The Iconia W3 is running full-fat Windows 8, which is a mixed blessing. Especially since the release of Windows 8.1 (in beta, at least), Windows 8 feels like a proper tablet operating system. With a few notable exceptions, most of your day-to-day business can be conduced just dandy in the Metro UI, which works pretty well on the 8-inch screen of the W3.
Sometimes, though, you're forced into the classic Windows desktop. On a screen this small, trying to hit tiny menu items that were designed for use with a mouse is somewhere between farcical and incredibly frustrating, depending on how urgent your task is.
Good case in point: the Office suite. Microsoft has been nice/desperate enough to include a free copy of Office Home & Student with every small tablet. Given the W3 only costs about £280 for the 32GB model, that's a pretty sweet deal. However, Office apps will only run in desktop mode; trying to do any kind of serious work on the W3's terrible, tiny screen is a real chore.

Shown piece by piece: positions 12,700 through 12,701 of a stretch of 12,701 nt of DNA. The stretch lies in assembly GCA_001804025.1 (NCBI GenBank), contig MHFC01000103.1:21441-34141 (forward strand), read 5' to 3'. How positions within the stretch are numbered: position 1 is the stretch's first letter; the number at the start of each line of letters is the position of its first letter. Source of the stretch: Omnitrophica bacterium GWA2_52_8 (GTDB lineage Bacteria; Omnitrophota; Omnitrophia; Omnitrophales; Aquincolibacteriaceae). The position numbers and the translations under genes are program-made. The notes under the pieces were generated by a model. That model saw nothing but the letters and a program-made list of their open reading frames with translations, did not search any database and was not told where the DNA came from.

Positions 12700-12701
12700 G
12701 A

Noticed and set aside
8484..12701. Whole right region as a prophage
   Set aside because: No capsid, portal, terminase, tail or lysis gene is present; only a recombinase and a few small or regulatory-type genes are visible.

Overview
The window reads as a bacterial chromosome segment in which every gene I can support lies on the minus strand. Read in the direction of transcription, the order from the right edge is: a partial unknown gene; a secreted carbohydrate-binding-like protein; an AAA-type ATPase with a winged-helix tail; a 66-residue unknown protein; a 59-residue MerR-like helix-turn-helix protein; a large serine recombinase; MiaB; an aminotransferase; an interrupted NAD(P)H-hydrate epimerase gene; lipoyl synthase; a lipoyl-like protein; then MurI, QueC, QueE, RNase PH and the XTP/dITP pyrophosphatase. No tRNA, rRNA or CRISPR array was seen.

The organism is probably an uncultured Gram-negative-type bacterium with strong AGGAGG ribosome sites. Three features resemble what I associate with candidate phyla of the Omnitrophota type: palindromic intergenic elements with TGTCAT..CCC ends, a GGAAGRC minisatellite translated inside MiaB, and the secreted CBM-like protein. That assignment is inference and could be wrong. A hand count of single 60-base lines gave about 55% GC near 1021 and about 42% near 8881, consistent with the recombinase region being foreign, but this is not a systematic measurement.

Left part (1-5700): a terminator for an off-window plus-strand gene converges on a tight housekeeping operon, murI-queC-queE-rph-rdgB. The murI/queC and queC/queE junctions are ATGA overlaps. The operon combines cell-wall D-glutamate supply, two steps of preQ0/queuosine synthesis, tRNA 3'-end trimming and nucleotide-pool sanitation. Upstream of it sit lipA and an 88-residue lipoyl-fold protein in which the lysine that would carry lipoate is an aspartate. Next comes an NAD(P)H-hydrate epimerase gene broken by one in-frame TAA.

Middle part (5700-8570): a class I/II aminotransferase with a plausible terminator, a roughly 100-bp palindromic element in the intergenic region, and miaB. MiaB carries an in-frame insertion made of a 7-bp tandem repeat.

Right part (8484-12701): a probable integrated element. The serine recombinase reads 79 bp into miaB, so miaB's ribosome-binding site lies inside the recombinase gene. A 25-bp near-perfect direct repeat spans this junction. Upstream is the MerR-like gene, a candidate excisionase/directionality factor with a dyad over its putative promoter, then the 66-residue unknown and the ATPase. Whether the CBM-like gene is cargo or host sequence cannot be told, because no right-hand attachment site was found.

Battery life is surprisingly good for a Windows tablet. Looping a video at max brightness (trust me, any less and you wouldn't be able to see the screen) saw the W3 die in 9 hours. That's a bit less than the iPad Mini, but on par with most Android tablets. Although that might not sound like much of an accomplishment, for a device running a last-gen Intel processor, just keeping up with the ARM-powered competition is a feat.
Do I even need to say it? The screen sucks. It completely, totally ruins the W3. I have seen better-looking Etch-a-Sketches.
Wi-Fi connectivity is a little weaker than you'd expect. In places where other tablets and smartphones were picking up full bars of signal, the W3 would be languishing on a couple bars.
-The speakers are completely average for a tablet. That is, they're probably not going to do Beethoven's 5th much justice, but they'll make a vaguely passable noise, and are loud enough to wake you up in the morning.